USA Today Ad Poll Super Bowl XLVI

Brand Description Auto Ad Ranking USA Today Rank
Volkswagen Dog gets fit

1

3

Hyundai Cheetah

2

8

Honda Ferris reprise

3

9

Fiat Seduction

4

11

Kia Dream

5

14

Hyundai Genesis

6

17

Chevy Apocalypse

7

20

Audi Vampires

8

22

Acura Seinfeld (long)

9

23

Toyota Reinvented

10

25

Chevy Graduate

11

26

Chevy Sonic stunts

12

33

Acura Seinfeld (short)

13

36

Lexus Breakthrough

14

52

Cadillac ATS

15

56

Other Ad Category Comments from Ace Metrix

This year’s race for top ad is as close as the actual Super Bowl.  According to Ace Metrix, front runners for Top 5 most effective ads include M&M’s “Mrs. Brown” ad, Dorito’s two Crash the Super Bowl spots, and two polar bear spots from Coca-Cola: “Superstition” and “The Catch.”  While the final scores are still being tallied, here is an early look at what consumers thought worked (and didn’t) in this year’s Super Bowl ads:

Sexy’s Back

13 percent of the Super Bowl ads were “sexy” this year, up from 2 percent in Super Bowl 2011.  But did sex sell?  Not so much, as far as Ace Metrix can tell.

  • H&M’s David Beckham spot scored a 450 Ace Score, in the bottom quintile in its category, and in the running for the least effective ad of the entire game.  Becks scored best with Females 50+ but struggled everywhere else, including across most income, age and gender breaks.
  • Teleflora’s ad achieved a 522 Ace Score, above average for its category, and skewed male by 100+ points (Men scored it a 646 and women a 500).  Attention was the driving component.
  • Both of GoDaddy.com’s ads scored in the bottom quintile for its category, and, not surprisingly, skewed heavily toward men.  Consumer verbatims overwhelmingly suggest that people don’t get the linkage between the company’s “Body Paint” ad, which achieved a 514 Ace Score, and the company’s business.  One man said, “Sexy commercial, but confused as to how it relates to the site.”
  • “The Tease” by Dannon was the top scoring “sexy” ad with and Ace Score of 585.  It also scored points for humor.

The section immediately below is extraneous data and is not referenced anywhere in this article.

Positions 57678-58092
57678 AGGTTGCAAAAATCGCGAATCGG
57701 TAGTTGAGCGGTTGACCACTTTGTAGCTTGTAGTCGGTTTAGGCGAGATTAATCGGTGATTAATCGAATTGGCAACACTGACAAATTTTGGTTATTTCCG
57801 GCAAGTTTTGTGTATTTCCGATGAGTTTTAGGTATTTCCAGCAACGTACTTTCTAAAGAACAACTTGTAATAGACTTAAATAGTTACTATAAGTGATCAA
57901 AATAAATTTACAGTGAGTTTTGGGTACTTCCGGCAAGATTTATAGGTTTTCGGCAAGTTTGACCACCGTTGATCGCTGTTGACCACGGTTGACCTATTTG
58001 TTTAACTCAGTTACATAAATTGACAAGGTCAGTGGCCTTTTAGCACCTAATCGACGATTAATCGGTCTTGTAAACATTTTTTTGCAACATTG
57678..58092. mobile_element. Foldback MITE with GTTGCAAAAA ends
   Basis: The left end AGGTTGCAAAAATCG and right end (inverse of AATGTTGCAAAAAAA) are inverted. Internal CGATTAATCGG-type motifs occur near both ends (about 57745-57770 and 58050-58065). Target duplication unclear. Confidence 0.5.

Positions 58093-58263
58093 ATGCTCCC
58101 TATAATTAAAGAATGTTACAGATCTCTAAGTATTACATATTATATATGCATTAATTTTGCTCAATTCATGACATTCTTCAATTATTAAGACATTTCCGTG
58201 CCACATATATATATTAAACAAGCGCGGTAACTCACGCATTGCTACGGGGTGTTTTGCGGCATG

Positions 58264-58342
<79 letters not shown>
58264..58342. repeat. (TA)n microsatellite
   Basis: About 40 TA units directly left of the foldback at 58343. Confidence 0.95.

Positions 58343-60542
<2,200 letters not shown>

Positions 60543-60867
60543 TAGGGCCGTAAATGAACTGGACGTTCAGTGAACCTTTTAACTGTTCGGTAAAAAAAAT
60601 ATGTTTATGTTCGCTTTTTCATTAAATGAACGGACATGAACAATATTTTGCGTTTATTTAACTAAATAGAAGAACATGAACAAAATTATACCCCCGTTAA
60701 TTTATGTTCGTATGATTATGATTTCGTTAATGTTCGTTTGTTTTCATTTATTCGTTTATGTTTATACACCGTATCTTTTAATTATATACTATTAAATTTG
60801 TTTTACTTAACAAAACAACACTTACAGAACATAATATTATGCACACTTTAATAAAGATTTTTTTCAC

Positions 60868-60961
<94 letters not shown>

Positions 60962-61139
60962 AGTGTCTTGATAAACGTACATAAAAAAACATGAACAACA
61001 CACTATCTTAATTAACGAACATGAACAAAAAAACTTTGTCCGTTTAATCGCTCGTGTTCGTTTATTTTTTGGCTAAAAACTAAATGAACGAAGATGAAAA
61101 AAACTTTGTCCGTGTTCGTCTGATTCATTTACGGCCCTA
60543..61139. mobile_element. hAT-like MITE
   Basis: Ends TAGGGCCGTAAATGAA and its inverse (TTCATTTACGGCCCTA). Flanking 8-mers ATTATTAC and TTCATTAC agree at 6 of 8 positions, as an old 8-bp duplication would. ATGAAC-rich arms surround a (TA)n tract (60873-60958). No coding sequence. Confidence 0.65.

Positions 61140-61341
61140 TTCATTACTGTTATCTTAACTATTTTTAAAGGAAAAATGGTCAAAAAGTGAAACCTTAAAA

Top Ads Scored Thus Far Are Funny

59 percent of all Super Bowl ads were funny this year, and M&M’s “Mrs. Brown” ad is neck-and-neck with the Doritos’ “Sling Baby” ad as current leaders for the Top Ad of the Super Bowl Award, both scoring a lofty 671 Ace Score.

  • Closely following these was Doritos’ “Man’s Best Friend” ad, scoring a 645.  Doritos aired the most effective Super Bowl ad in 2011, with its “Pug Attack” ad, which scored a 662.
  • Skechers’ replacement of Kim Kardashian this year for Mr. Quiggly the dog was a brilliant move.  The ad had an Ace Score of 629, a 24 percent increase over last year’s Kardashian bomb.
  • E*Trade’s “Fatherhood” ad kept true to the franchise, achieving an Ace Score of 579, good for a top 15 finish.

Cola Wars Were On  – but Won By Coke

  • Coca-Cola won the soda wars with a 654 Ace Score for its Polar Bear installment called “The Catch.”  It was followed by its other Polar Bear offering “Superstitions,” which achieved an impressive Ace Score of 640.
  • Pepsi’s star-studded “King’s Court” ad followed fairly closely behind with an Ace Score of 628, and Pepsi-MAX’s “Check-Out” ad featuring Regis Philbin scored a 592, proving once again that using celebrities in advertising does not guarantee the best results.
  • The third Polar Bear ad from Coke is still being scored.

While the game was exciting I felt most of commercials were boarding on or were boring. There was a dearth of creativity or originality across all categories as well as too many old or recycled tricks and tricks – dogs, kids, sex and sight gags. Full analysis from the auto category will be in next Friday’s column.

Don't miss out!
Get Email Alerts
Receive the latest Automotive News in your Inbox!
Invalid email address
Send me emails
Give it a try. You can unsubscribe at any time.